Upcoming Events

 1 May A Level & HSC Exams.

 4 May English Day

 6 May Huravee Dhuvas

 10 May Children's Day

13-24 May First Term Test

17-24 May First Term Test

25-26 May Second Term

31 May End of Term 1

Five Dimensions of a Child Friendly School

Proactively Inclusive

Inclusion means including ALL children. A country cannot claim to have universal primary education if some children are not in school, and not receiving education, for whatever reason – whether because of a physical or mental learning difficulty of any kind, poverty or some other social, economic or political reason.

Children can also be excluded from education within school, due to the way lessons are taught, the language of instruction, teachers’ expectations of children’s abilities or teachers’ lack of teaching skills to be able to address these problems.

Academically Effective

Children need to be motivated to want to learn. To be effective, education needs to be relevant to children’s lives at the time they are in the classroom, and relevant to the future work that they may be engaged in.

The two basics of effective, relevant teaching are:

These areas need to be addressed (within the national system as well as at community level) to develop this dimension.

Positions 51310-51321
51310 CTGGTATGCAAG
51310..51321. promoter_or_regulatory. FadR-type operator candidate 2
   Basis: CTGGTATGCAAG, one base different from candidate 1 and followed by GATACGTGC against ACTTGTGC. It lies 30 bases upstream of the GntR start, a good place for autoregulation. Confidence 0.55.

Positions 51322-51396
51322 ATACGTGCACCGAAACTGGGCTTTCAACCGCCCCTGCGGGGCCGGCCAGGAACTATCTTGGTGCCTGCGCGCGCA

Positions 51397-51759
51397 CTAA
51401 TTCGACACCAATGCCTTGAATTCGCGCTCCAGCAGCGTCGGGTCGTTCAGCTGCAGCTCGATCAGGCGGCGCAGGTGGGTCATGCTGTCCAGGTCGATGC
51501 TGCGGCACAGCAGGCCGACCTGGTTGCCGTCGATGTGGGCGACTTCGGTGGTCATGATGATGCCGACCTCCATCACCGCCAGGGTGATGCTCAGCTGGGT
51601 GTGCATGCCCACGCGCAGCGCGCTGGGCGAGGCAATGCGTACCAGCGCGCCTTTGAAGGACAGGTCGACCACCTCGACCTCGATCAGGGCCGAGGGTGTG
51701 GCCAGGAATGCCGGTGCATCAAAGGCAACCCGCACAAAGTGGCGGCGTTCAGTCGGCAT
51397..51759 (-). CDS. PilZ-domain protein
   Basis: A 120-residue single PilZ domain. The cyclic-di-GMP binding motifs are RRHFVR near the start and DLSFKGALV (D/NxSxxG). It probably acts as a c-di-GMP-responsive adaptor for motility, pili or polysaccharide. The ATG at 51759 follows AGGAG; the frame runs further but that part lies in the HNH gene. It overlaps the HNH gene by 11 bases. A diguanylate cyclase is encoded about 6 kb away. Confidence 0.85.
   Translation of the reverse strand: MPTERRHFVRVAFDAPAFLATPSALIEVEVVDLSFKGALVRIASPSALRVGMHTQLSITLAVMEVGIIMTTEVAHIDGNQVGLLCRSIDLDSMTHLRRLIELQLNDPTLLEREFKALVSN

Healthy and Positive

To be a Child-Friendly School, a school needs to provide clean, accessible drinking water, sanitation facilities and hygiene education at the very minimum. In addition to these basic facilities, a CFS should also develop educational strategies for: teaching life skills; implementing non-violent, child-based behaviour management; addressing bullying and abuse of different types and severity.

To develop, the concepts of healthiness and protection need to be broadened and should also include collaboration with and cooperation between different projects and sectors involved with the health and well-being of children.

Gender Responsive

To be a Child-Friendly School, schools (and the communities which support them) need to recognize, support and develop the concept of equal rights on the part of both sexes and to be proactive in making this happen.

Within schools, gender stereotyping can occur within:

The issue of equality is not just a school issue but may be reflected in society as a whole and as such may be affected by cultural practices and expectations. However, schools and teachers have an important role to play in providing positive, day-to-day role models for children.

Community Participation

Child-Friendly Schools recognize that community partnership is the key to achieving their goals. Failure to involve parents and the community is a significant barrier to developing progress in the other four dimensions.

However, participation has to be meaningful. Schools need to develop genuine partnerships with parents and the community, rather than schools just telling them what to do or what will happen, or expecting parents and the community to contribute money or labour with no involvement in the overall vision or plan.

All people engage most actively and enthusiastically when they see that the task has a real and clear purpose and that the outcomes really improve the situation.